Monday Musical Moment: Böhme Part VI – Renunciation

Justin Langham   -  
Happy Monday to all!
Today, we are resuming our series on German-born cornetist and composer, Oskar Böhme, and unfortunately, his story does not have a happy ending. Although he loved his newfound home very much, finding success both personally and professionally, Böhme’s affection towards Russia was not reciprocated.

Despite his place of cultural importance, Böhme was one of many targets of cruel and growing anti-German sentiment. After seizing power in 1924, Joseph Stalin began a gradual purge of artists, scientists, and many others seen as potential threats to communist rule called the “Great Terror.” At the height of the “Great Terror,” between 1937 and 1938, Stalin signed a secret order in Moscow in July of 1937, declaring perceived anti-Soviet enemies based on political past, social background, or nationality. The German-born Böhme soon found himself before a political Troika, or “quick court,” which were created to efficiently target and process individuals and were stacked with pro-communist-party officials. Many individuals of high repute like Böhme were arrested by Stalin’s secret police, often repeatedly, in St. Petersburg but transported elsewhere in secret to avoid public outcry.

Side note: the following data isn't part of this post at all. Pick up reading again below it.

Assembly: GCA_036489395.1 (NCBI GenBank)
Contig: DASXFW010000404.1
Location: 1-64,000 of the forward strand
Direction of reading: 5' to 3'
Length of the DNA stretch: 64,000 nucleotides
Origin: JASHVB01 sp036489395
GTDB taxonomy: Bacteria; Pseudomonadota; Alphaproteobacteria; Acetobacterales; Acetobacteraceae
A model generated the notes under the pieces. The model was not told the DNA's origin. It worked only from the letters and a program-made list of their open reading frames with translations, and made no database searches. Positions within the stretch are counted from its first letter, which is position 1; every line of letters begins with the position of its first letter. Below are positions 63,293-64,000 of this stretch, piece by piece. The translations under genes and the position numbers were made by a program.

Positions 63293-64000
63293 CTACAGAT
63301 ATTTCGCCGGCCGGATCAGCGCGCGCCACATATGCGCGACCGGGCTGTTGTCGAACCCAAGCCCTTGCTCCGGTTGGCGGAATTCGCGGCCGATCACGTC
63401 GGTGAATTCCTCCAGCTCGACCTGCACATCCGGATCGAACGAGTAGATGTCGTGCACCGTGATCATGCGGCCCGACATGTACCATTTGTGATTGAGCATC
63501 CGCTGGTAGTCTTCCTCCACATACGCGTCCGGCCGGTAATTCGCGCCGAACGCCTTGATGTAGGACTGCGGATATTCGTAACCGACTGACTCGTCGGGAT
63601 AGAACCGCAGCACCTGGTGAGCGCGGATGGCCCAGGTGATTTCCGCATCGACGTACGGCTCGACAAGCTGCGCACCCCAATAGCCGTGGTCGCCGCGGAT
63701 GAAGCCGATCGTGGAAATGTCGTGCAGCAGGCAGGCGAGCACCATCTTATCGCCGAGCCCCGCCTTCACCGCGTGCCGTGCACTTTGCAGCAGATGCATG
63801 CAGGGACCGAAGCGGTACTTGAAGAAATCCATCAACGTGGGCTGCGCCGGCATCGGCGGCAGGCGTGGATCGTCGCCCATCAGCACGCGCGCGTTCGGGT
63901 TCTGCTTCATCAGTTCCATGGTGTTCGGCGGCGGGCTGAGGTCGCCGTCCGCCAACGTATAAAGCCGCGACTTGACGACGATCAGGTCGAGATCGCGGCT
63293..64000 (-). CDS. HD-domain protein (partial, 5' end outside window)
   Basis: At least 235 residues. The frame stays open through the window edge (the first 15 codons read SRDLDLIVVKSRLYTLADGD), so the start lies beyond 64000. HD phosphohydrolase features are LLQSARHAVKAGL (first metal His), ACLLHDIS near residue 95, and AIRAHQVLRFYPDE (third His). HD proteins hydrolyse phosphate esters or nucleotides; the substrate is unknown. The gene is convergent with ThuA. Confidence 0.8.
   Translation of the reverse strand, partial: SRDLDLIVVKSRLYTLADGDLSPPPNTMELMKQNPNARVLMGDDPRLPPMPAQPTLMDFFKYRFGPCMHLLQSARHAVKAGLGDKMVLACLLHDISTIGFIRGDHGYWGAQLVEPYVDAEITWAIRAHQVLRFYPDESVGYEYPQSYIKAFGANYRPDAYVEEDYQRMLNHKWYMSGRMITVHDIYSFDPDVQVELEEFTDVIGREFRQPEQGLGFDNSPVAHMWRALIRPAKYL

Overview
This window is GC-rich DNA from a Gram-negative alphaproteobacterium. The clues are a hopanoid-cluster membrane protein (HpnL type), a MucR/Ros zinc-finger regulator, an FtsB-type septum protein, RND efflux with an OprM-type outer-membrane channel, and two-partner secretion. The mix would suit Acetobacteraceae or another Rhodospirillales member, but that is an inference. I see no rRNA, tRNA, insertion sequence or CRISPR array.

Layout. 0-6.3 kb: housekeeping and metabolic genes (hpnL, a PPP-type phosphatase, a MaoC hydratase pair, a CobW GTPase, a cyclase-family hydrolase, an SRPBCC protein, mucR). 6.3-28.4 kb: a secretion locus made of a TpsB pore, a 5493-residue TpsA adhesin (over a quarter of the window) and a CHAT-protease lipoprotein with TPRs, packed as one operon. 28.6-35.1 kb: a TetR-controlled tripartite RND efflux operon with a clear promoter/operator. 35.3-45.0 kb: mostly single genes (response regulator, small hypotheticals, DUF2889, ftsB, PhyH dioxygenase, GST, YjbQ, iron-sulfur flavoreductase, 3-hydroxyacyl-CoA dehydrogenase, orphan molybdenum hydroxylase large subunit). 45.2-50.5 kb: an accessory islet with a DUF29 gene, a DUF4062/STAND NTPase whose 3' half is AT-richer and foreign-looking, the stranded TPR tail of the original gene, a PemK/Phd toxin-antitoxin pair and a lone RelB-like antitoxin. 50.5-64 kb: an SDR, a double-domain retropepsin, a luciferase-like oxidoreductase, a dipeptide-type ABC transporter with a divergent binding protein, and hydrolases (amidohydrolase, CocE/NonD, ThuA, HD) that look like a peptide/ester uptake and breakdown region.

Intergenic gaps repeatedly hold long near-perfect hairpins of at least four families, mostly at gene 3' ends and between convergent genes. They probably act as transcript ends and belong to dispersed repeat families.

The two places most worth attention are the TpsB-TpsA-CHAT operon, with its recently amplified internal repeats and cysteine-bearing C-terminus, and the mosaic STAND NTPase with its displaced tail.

Böhme was arrested on April 13, 1935, on false charges, and was sentenced to three years of banishment and transported from St. Petersburg to Chkalov, a traditionally German town at the base of the southern Ural Mountains. Until 1938, Böhme taught at a local music school, but was denied any correspondence with the outside world. On October 3, 1938, Oskar Böhme was executed by gunshot by a Soviet officer, one of the final victims of Stalin’s purge. Böhme’s guilty plea was finally annulled posthumously in 1989, determined to have been extracted through torture. Records show that 40,906 people were shot in 1937 and 1938 in St. Petersburg alone, the city that Böhme had chosen as his home.

By all accounts, Böhme quickly fell in love with his new home in Russia. He quickly acquired Russian citizenship shortly after arriving, and established a career and family in St. Petersburg. Tragically, Böhme was one of the last to fall victim to the Great Terror, with many of its mechanisms being halted in November of the same year.

The piece I will share with you today is a Romance called Entsagung, Op. 19., which translates to “renunciation.” The mood of this piece is brooding and mournful, perfectly suited to Böhme’s tragic fate.
Tragedy is unfortunately not exclusive to the past, but it is with us today. With all that is going on in Ukraine, I can’t help but draw parallels between Böhme’s time and with our own. I hope that we can find some comfort in music, as I’m sure he did as well.
Next week will conclude the series on Böhme. Have a great week!